When you think of substance use, or drugs for that matter, some of the first things that might come to your mind are opioids, cocaine, maybe meth, or marijuana. These are all well-known substances that the average person could probably tell you a little bit about, regardless of their personal experience with them. But what about fentanyl? How much have you heard about that? Fentanyl overdose has been on the rise recently, and one of the first steps to helping lower the number of overdoses here in Florida is to further educate our community about the dangers of fentanyl.
In 2020, over 6,000 Floridians died from overdoses related to fentanyl. Many overdoses involving fentanyl stem from not knowing that it’s mixed into what you’re taking. If we can raise awareness of how to test for fentanyl within substances, or how to spot an overdose, we can help lower these numbers. Here at Clean Recovery Centers, we strive to help our community in more ways than one. One of these ways is by offering informative articles that can help people make informed decisions about their health when they need it most. Let’s talk more about fentanyl overdoses and what you can do if you notice someone experiencing one.
What is a Fentanyl Overdose?
An overdose occurs when there’s too much of a substance in your system for your body to be able to properly handle it. Your liver is a major part of processing toxins like fentanyl, but it can only process so much at a time. When too much of a substance enters the body too fast, it can lead to your body shutting down, which is an overdose.
Fentanyl is a synthetic opioid that’s almost 100 times more potent than even morphine. It’s a cheap substance that still gives the same effects as opioids like heroin, so some drug dealers have been lacing, or “cutting”, their substances with fentanyl to cut back on costs while still delivering the same high. Unfortunately, most people don’t know what’s in the drugs they buy. If they’re unaware of the presence of fentanyl, they could take their regular dose and experience a much harsher reaction due to the potency being higher than what they were anticipating.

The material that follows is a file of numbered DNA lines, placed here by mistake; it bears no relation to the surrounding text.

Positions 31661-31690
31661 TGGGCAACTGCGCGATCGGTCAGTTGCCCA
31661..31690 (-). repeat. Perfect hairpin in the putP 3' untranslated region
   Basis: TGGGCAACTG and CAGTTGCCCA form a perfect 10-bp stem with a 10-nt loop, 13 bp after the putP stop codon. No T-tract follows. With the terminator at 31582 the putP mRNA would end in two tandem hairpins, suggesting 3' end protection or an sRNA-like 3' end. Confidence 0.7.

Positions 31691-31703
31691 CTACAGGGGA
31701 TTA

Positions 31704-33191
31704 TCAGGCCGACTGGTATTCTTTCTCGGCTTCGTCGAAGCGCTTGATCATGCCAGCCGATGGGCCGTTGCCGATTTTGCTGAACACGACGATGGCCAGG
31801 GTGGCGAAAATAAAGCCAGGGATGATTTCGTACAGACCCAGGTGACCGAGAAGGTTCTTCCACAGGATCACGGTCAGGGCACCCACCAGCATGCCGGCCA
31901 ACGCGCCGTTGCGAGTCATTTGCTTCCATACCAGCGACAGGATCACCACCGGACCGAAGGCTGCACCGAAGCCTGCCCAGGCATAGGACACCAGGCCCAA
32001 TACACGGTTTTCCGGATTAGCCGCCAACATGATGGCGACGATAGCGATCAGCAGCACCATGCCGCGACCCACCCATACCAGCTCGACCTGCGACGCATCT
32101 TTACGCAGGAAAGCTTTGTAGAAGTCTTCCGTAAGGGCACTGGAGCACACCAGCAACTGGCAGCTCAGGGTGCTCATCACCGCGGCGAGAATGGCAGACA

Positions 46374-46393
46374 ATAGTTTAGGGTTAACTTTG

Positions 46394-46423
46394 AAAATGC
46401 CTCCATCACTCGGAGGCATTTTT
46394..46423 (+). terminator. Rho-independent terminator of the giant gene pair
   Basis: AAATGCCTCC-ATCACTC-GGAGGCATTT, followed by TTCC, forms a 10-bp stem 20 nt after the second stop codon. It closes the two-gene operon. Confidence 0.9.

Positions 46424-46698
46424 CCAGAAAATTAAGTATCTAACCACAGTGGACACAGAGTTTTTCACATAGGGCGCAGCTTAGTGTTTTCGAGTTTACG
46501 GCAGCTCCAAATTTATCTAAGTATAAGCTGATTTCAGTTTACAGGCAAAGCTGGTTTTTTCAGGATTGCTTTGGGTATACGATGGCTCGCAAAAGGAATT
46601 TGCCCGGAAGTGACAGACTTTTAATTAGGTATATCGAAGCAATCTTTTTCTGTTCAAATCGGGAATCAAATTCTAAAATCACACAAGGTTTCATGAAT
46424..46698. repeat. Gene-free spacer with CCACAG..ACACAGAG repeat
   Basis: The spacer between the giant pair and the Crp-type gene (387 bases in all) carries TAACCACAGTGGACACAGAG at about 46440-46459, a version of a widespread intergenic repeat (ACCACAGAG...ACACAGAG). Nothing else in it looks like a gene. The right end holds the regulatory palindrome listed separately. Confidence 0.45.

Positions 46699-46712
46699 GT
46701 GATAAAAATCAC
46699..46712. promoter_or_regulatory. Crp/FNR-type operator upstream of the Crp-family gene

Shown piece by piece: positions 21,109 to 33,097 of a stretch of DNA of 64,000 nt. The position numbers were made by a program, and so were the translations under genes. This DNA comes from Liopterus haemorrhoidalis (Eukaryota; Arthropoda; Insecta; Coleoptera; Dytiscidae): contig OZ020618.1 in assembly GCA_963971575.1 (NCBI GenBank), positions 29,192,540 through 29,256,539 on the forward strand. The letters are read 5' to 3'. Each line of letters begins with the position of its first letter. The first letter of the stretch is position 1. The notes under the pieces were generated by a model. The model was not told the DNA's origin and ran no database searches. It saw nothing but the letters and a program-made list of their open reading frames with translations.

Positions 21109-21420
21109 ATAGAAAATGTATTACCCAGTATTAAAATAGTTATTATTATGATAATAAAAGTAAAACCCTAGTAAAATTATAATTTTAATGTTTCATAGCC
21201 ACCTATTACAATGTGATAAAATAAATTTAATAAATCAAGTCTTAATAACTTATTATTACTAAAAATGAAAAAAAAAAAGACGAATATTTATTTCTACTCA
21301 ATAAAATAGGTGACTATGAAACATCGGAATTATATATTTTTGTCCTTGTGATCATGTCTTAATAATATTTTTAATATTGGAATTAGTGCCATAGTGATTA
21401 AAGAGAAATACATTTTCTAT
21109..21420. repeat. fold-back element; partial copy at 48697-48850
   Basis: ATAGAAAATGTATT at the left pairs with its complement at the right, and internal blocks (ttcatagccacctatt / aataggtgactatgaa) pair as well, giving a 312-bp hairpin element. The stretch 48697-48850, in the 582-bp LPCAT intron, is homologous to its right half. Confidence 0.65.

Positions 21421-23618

There are ways to test if fentanyl is within a substance. Currently, as of January 12th, 2023, lawmakers here in Florida are working on legalizing fentanyl test strips. These test strips could help save lives, allowing people to easily determine if their substances are cut with this potent substance.
How to Spot the Warning Signs of a Potential Fentanyl Overdose
Knowing what to look for when it comes to an overdose can save lives. Because of the Good Samaritan Law here in Florida, you can call for medical aid for a substance overdose without risking legal trouble. If you don’t know that someone’s overdosing, however, you won’t know that you need to call for help.
Fentanyl overdoses can impact the whole body, affecting you both physically and mentally. If you or people around you are partaking in substances, it’s always important to keep an eye out for overdose symptoms so you can get help. Let’s talk about some of the symptoms that come from a fentanyl overdose.
What Symptoms Do You Experience During a Fentanyl Overdose?
Fentanyl, like other opioids, alters the opioid receptors in your brain. Fentanyl on its own can give you feelings of happiness, drowsiness, confusion, and even sedation. These can occur, however, and not be indicative of an overdose, so when do symptoms cross over into overdose territory?
The Dangers of an Overdose
Overdosing on a substance can take normal side effects of the substance and amplify them to dangerous levels. In the instance of fentanyl, symptoms like difficulty breathing can elevate to slowed breathing or stopped breathing altogether. This is just one of the potentially dangerous side effects you might see when someone’s overdosing. Here are some common symptoms of fentanyl overdose you can look out for:
- Pinpoint pupils
- Losing consciousness